Hide & Seek Simulator 2017
This would have been a more applicable title than Knock Knock. Upon first loading the game, you’re met with a message that doesn’t exactly set the most advantageous tone:
“What you see before you is not exactly what one would call ‘a game.’ It’s more like an interactive meditation, reenacted from scattered evidence, that happened to fall into our hands. It was built according to instructions, left by the original archive’s anonymous donor”
“Not exactly what one would call a game”. This should have been my first clue, but I passed over it thinking it was just poetic license. It isn’t.
Knock Knock presents itself as a horror game, but in reality it is nothing of the sort. An unnamed protagonist acts as our guide while speaking in gibberish less decipherable than Charlie Brown’s teacher. Now, I could get passed this if it was simply a small part of a larger, more involved plot. It’s not. Instead, this is only the beginning of Knock Knock’s confusing and frustrating mechanics.
The game does not start out bad. In fact, it’s quite intriguing. This unnamed man looks completely shot out and on the verge of total insanity. His hair is messed up, his eyes have dark red rings around them and he can’t sleep. He speaks to you many times, or at least tries to, and complains about his headaches, lack of sleep and overall complete lack of semblance to what is going on. You start each “level” by getting out of bed in a house. There is absolutely no guide to the game, no controller layout in a menu and nothing other than experimentation to guide you forward in your progress. A setup like this is hard to overcome, but Knock Knock doesn’t do itself any favors with its lackluster arrangement.
Your character walks through the house while hearing mysterious voices, pounding on doors and light bulbs shattering. Guided only by the light of a small candle, you walk through the house and turn on bulbs. There is a bulb in every room, and certain rooms see a clock appear when you turn on the bulb while others make household items magically appear. This clock looks like our character, only with a clock face where his face is supposed to be. Every time we use the clock, it pushes time forward. The key is to get the clock all the way until morning in order to pass the phase. The only issue is there is no way you can possibly know this until it happens, so it becomes incredibly frustrating.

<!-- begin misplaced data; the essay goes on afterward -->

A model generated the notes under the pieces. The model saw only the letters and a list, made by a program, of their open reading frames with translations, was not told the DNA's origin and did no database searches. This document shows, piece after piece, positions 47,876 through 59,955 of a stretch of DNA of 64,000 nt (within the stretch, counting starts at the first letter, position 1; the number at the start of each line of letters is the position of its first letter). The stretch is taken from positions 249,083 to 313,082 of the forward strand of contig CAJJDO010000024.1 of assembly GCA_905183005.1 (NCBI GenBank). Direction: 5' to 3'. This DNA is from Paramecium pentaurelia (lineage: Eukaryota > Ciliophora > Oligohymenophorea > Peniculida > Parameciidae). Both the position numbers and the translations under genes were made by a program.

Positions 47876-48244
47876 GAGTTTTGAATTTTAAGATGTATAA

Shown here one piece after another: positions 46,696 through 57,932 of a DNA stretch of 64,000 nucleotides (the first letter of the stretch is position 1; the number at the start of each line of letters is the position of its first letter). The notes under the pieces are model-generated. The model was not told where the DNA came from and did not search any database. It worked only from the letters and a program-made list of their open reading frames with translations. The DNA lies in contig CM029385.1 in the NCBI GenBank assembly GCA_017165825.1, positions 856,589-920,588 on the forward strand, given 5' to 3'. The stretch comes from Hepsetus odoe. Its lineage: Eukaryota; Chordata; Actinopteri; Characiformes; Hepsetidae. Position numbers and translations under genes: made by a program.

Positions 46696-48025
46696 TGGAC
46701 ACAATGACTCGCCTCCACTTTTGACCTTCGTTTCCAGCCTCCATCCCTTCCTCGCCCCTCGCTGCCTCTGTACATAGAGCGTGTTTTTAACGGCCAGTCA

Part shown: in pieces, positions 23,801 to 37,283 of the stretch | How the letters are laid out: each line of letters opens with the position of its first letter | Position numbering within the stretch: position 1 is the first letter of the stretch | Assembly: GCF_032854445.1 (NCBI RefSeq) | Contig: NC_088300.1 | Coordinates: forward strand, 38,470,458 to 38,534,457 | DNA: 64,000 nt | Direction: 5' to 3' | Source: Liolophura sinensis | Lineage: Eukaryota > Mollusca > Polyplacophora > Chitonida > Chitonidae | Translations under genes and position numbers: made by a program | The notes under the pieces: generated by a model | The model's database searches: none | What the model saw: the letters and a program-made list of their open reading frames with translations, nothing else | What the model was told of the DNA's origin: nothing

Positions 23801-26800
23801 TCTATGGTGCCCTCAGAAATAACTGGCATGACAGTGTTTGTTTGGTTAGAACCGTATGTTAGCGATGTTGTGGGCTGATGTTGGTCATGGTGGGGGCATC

Once you turn a light on, the character will stand still with his eyes closed for a few seconds. Objects like telescopes, furniture or others will then spontaneously appear. These will let you hide from the monsters that are haunting each house. When you see one, you can decide to either hide behind an object, run away, or let them touch you. If they touch you, a chunk of your time is reset, and this keeps you in the level longer. Light bulbs will break for no reason whatsoever, and this also cuts back some of your time. If too much of your time is lost, you start the level over again.
All you are able to do with your lovely psychotic friend is turn on lights, go up or down ladders and hide. That’s it. The main issue at hand in Knock Knock is there is literally no logic in how to go about it. In fact, it is possible to do literally NOTHING and beat a level. As soon as you wake up, simply stand there and do nothing. Time will pass, no monsters will find you and you will complete the stage.
For some reason, the last several levels see a type of bar at the top of the screen. It’s apparently tied directly to our character’s sanity, but this is also not explained at all. You’ll need to complete the levels without the bar fading out. The bar does not reset in between levels, so you’ll need to move quickly. Here’s the thing. Once the bar fades out, it is quite literally lights out. The game is over. Sadistic. I’m not a huge fan of permadeath games, but I can appreciate it in certain instances. To throw it in a game like Knock Knock, which makes no effort to communicate whether something is important or why it’s included, is frustrating beyond comprehension. In fact, trying to understand Knock Knock made me feel as if I was playing the part of the psychotic protagonist myself. Maybe that’s the key, Who knows? I sure don’t.
Sometimes the fun of a game is actually finding out what is going on. It could be something as simple as a character’s origin story or as complex as a multi-level, strategy oriented, RPG boss fight. It’s the thrill of the hunt so to speak. Knock Knock is neither of these things. In fact, it presents itself in such a convoluted manner that it becomes annoying and tiresome. The title of “horror game” is quickly lost to the frustrations of simply finding out what is going on.
It’s a shame actually, because at first it seems that Knock Knock has such potential. The sound effects are eery and the 2D, hand drawn objects are a pleasure to gaze upon at. This potential is quickly lost and overshadowed by the game’s misconfigurations. It seems as if Knock Knock was published without any fine tuning from the drawing board. It’s unfortunate to say, but perhaps it would have been better off staying there.
With so much incompleteness, frustration and overall lack of direction, I wouldn’t recommend Knock Knock.
- Decent background colors
- Total lack of a guidance system makes navigating the game too cumbersome to enjoy.
- No purpose of what to do while playing and what importance certain items have.
- No point in playing game as you can beat most of it without moving
- Completely unorganized in terms of purpose making the game nearly unplayable.
- Permadeath system is so poorly implemented that it goes against how you play the game.